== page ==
Forget about the weather and fluctuating exchange rates. Retail’s newest enemy is named Alexa—and she’s not alone.
Alexa, the artificial intelligence (AI) assistant that powers Amazon’s hands-free Echo smart speaker, can play music, answer questions, even order an Uber. Not to be outdone, Google recently released Home, which features similar capabilities. Naver, a South Korean search engine, plans to roll out its own voice-recognition smart home system this year, too.
Far from a gimmick, AI and its learning algorithms look set to rule the world.
“These systems will become the gateways through which brands reach customers,” said Lorna Hall, head of WGSN Insight, speaking recently at WGSN’s Futures Conference in New York City. “They cut out footfall seamlessly, redirecting or rerouting the customer somewhere else, based on their choices which are based on the customer’s history and preferences and what they’ve learned about them…With that, the customer’s field of vision is likely to narrow significantly.”
To that end, retailers need to rethink and recalibrate what they do to amplify their brands to remain relevant beyond virtual assistants’ blessed circle of suggestions.
Rethink the physical space
“As an industry, we’ve been paying lip service to the experience store for a long time now,” Hall said, noting that retailers can no longer ignore that a shift in thinking is required around what physical space is supposed to achieve for the business. “You need to start rethinking your space in an era when virtual assistants are going to be trying to cut you out of the conversation—or you will just get cut out of the conversation.”
Take Cadillac House, for example. The space opened in June on the ground floor of the company’s global headquarters in New York City’s SoHo neighborhood and serves as a rotating location for concerts, interactive art installations and collaborative partnerships with the likes of the Council of Fashion Designers of America (CFDA) and Visionaire magazine. Timo Weiland, the first designer picked as part of Retail Lab, as the CFDA partnership is called, saw his e-commerce sales triple during his three-month residency.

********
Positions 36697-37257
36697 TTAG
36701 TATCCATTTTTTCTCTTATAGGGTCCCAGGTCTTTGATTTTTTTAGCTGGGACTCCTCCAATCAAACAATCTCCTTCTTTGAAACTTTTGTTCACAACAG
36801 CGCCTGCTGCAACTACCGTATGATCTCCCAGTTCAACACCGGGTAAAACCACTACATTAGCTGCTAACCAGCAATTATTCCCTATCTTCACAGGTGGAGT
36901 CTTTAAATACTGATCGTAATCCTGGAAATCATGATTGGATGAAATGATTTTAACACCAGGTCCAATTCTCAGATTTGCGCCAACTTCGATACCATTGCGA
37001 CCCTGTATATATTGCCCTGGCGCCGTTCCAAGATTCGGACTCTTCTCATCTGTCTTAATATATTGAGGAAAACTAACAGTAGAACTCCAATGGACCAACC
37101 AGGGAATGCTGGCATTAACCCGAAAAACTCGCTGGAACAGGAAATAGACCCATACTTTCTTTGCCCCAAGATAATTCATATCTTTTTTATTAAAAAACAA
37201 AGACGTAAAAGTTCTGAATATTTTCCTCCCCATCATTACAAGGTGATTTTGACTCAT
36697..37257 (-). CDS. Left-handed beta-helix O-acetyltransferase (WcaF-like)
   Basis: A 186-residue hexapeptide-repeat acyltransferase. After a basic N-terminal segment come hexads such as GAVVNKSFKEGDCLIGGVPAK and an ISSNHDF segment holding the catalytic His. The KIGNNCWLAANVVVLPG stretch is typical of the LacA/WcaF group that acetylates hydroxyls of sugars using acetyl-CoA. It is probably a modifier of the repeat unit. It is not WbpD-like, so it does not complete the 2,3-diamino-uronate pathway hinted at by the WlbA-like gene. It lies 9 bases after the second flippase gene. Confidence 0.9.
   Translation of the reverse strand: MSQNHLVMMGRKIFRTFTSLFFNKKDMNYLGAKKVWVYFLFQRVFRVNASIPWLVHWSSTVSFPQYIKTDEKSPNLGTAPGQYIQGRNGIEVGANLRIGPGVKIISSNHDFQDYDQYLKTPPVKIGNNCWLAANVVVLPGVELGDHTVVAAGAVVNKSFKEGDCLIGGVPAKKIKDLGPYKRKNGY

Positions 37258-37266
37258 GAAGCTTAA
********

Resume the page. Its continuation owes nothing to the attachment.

Similarly, London’s 180 The Strand not only houses the British Fashion Council, London Fashion Week and Dazed Media, it’s also a hub for art, culture, fashion and food.
And the ultimate try-before-you-buy experience is offered at Pirch, a home store with several showrooms throughout the U.S., that hosts cooking classes so consumers can try out its stoves or offers after-hours appointments for people to demo its showerheads—yes, by taking a shower in the store—or bring in their dirty laundry to test-drive its washers and dryers.
“The future of the store is increasingly going to be about putting on active experiences to showcase products in theatrical ways,” Hall said.
Strategic partnerships will prosper
“In a world where algorithms are cutting you in and cutting you out of the customer’s line of vision, standing alone as a business will become increasingly difficult,” Hall added. “No brand is an island anymore. Strategic partnerships that weave you into other brands’ ecosystems are becoming key. We’re seeing this strategy start to build across industries and different segments, partnering in the experience field particularly or doing shorter, relevant collaborations.”
British department store John Lewis recently paired with Airbnb, offering potential hosts a chance to attend a series of masterclasses at its flagship stores in London and Birmingham to learn about customer service and marketing, among other tutorials. John Lewis also promoted the collaboration on its website, including a checklist of items every Airbnb host needs on hand, such as towels and bed linen.
Another example: Free People’s partnership with Yogascapes, a yoga retreat company, to offer brand-curated wellness vacations to places like Spain, Peru and Mexico. The latter is slated for six days in February, consisting of daily yoga, stand-up paddle boarding, natural beauty workshops and vegetarian meals. Guests will also receive $500 worth of Free People merchandise and a pair of Teva sandals on arrival.
“It’s really tied it in with the bohemian aesthetic of its clothes and its overall brand ethos around wellness and exploration,” Hall noted. “Seventy-five percent of millennials say travel, health and well-being are top of their priority list. Free People is really understanding what sort of partnerships they should be bringing to the table for their customer.”
Likewise, luxury e-tailer Net-a-Porter teamed up with Cathay Pacific for its first in-flight e-commerce venture. Cathay Pacific passengers can shop Net-a-Porter in midair from their screens and any purchases made will be delivered right to their hotel or destination on arrival in London, New York or Hong Kong.
“We can prepare for the changes to come by rethinking what permanent and temporary space should be doing for your brand or your business,” Hall said. “By reaching out beyond your own borders to collaborate and partner with other businesses to bring value to your customer and extend your network and reach by doubling down on developing new skillsets and teams within your business to deliver that FOMO (Fear of Missing Out) retail experience and by continuing to fearlessly experiment to understand AI and VR (virtual reality) in all its applications. And by doing that, you are building into your business the capability to remain relevant to the customer—even when they are in assisted, remote-control mode.”